Even if you are declared bankrupt, creditors cannot typically get at superannuation assets. Transferring an asset you own into your super makes it secure than just owning it in your name. However, there are laws that mean if you are deemed to have moved assets to your fund specifically to avoid repossession, creditors still could have a claim.

Further, setting your fund up to have a corporate trustee can provide even more protection. An individual trustee if subject to litigation could put their personal assets at risk. A corporate trustee on the other hand limits the liability to company assets and not members within the fund.

Disadvantages of SMSF

Management costs

For the 2020-21 financial year, ATO data indicates the average annual admin and operating expenses was $6,545 per fund. Various research indicates the break-even point with regular funds is a balance of $200,000, which not everyone has.

ASIC provides the following guide to the expenses associated with SMSFs.


Unavoidable costs

Optional costs

Setting up an SMSF

Legal costs for setting up trust deed

Hiring professionals (accountants, lawyers etc), legal costs for corporate trust

Management costs

Opportunity cost of the time you spend managing your SMSF

Hiring professionals for advice

Administering and reporting

ATO supervisory levy, annual independent audit fee, cost of producing fund’s annual financial statements and tax return, and (when required) the fee for annual actuarial certification

Legal cost of amending trust deed, insurance costs, investment and management fees

When you put money into a normal superannuation fund, you don’t need to spend any money transferring the balance over, so the legal costs for setting up your SMSF is an extra expense.

As your fund grows, the annual costs shrink relative to your balance, so you can eventually end up paying a smaller percentage than you would having a fund deduct a fixed proportion. The flip side of this is when the assets held by the SMSF are low.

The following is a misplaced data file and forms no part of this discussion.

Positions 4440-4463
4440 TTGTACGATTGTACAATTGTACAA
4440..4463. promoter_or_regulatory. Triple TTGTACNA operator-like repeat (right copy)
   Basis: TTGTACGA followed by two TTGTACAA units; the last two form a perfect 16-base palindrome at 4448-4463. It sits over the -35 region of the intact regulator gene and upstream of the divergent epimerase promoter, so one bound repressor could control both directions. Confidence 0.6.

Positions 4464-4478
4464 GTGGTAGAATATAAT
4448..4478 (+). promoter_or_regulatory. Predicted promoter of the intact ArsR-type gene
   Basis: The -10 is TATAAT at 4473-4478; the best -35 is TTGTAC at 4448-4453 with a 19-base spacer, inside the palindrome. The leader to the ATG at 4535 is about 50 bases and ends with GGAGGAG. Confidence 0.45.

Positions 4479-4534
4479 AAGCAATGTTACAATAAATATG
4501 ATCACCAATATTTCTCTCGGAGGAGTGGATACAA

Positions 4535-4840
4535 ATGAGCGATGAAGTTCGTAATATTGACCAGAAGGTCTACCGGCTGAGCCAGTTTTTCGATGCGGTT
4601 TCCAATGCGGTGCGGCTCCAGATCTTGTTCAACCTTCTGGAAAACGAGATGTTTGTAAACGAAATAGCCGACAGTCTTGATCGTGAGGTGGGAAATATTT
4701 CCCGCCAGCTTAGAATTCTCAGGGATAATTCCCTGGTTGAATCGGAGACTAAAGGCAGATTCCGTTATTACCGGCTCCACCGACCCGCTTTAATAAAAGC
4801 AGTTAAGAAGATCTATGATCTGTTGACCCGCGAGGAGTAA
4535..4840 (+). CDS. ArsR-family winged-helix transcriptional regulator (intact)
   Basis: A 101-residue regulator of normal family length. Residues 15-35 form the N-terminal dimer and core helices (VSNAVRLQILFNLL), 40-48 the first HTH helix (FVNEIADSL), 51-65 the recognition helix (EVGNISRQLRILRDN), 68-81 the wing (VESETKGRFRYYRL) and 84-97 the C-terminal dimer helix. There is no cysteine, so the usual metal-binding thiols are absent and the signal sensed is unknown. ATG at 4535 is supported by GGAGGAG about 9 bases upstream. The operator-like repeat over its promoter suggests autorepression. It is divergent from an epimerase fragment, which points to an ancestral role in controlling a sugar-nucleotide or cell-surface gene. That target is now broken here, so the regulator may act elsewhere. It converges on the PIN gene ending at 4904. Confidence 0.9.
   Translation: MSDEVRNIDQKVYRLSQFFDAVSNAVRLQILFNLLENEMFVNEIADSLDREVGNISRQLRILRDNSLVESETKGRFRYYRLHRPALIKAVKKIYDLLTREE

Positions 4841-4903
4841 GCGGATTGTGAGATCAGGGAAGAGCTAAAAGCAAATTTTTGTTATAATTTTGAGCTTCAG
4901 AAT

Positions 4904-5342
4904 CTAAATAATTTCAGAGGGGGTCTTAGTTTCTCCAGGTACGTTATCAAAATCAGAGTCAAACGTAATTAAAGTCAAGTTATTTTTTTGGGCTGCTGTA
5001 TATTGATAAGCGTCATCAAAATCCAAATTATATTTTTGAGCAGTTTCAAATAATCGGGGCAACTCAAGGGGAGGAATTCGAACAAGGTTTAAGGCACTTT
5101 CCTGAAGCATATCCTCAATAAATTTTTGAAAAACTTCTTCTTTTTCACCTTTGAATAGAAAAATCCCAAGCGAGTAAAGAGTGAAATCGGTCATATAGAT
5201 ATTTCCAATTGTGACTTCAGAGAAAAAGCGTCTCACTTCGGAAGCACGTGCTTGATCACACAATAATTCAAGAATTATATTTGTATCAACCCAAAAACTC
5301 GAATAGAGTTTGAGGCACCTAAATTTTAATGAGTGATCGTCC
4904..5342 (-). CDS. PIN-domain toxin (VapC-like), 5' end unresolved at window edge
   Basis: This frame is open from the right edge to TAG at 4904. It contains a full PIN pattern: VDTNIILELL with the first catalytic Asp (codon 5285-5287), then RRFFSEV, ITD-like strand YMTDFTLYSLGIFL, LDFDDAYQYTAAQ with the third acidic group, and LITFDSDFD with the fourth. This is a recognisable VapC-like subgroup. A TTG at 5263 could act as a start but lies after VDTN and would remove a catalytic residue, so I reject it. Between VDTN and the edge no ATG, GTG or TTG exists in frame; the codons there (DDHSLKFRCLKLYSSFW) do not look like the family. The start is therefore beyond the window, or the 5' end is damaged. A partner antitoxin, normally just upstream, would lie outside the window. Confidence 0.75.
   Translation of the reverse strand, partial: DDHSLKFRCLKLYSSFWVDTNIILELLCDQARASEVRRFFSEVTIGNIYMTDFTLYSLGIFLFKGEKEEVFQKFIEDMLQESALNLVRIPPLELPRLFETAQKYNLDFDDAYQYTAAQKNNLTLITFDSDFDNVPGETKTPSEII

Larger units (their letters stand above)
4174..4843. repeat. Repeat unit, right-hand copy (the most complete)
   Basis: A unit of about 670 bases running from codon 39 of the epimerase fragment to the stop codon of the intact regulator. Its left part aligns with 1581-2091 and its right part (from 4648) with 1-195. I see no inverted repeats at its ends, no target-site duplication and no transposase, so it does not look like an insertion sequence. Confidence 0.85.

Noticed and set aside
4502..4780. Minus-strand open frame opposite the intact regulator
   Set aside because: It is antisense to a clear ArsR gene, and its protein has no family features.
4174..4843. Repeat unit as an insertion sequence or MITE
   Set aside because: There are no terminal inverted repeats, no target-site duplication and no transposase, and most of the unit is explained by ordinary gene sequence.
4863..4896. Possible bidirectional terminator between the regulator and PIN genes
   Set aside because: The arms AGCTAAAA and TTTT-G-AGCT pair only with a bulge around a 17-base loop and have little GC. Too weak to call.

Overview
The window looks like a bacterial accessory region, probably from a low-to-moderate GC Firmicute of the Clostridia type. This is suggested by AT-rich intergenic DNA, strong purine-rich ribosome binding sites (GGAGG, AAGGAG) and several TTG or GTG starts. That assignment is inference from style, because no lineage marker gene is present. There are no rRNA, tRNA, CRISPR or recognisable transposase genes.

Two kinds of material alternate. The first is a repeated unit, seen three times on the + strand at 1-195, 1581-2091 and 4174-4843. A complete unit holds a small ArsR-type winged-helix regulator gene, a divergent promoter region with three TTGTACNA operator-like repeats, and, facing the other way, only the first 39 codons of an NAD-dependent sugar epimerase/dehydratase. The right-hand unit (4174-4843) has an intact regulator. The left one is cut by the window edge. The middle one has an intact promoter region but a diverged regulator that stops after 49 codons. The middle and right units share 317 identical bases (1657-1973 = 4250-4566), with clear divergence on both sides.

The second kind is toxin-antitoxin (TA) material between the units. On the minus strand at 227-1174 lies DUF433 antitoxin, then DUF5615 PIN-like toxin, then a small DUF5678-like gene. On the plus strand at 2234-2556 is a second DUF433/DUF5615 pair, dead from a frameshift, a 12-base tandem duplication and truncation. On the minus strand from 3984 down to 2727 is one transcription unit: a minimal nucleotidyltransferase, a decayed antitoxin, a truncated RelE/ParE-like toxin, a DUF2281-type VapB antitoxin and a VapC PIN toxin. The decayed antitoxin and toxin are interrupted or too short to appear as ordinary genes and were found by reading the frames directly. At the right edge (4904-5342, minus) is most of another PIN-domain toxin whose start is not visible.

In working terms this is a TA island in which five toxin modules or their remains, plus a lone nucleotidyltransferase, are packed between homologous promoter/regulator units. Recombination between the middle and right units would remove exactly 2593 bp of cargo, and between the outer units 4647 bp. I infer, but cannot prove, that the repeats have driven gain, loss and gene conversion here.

Let's say it costs you $10,000 to run your SMSF each year, enlisting tax and legal professionals to make sure everything is done accurately and legally. If you have a balance in a given year of $50,000, you are spending 10% of your balance on administration costs. Compare this to the cost breakdown at UniSuper for a $50,000 balance:

Cost on a $50,000 balance

Administration fees

The lesser of 2% or $96 for every $50,000 in your balance each year.


Investment fees

Investment fees and costs of 0.42% p.a


Transaction fees

Transaction fees of 0.09% p.a




Read more: SMSF Ongoing Fees and Setup Costs

Risk and responsibility

If you are managing an SMSF with a few different people, you are responsible for their retirement savings. That’s an important duty and shouldn’t be something you take on lightly. If you make poor investment decisions, you risk jepordising their financial future, while breaching SMSF rules can mean huge tax penalties, fines and even prison.

SMSF rules

If you’re considering an SMSF, it’s very important to make sure you’ve got your head around the rules. Once you set up an SMSF, you are completely in charge of it, which means you make the investment decisions for the fund and are responsible for ensuring the fund complies with the following superannuation and tax laws. Income from self managed funds is generally taxed at a concessional rate of 15%, but non complying funds that don’t follow the rules are charged at the highest marginal tax rate.

These are some of the most important things you’ll need to keep in mind:

  • SMSF must be run for the sole purpose of providing retirement benefits for the members

  • The fund needs to be managed in the best interest of fund members, and in accordance with the relevant law

  • The investments of the SMSF also need to be separated from the business and personal interests of the members, at an ‘arm’s length' basis

  • SMSF must be set up correctly so its eligible for tax concessions and can receive contributions

  • The SMSF needs to be set up as a trust, with a trust deed establishing the rules the fund will operate under, as well as the beneficiaries of the trust

  • Any investment decisions need to be outlined and justified in an annually-updated investment strategy document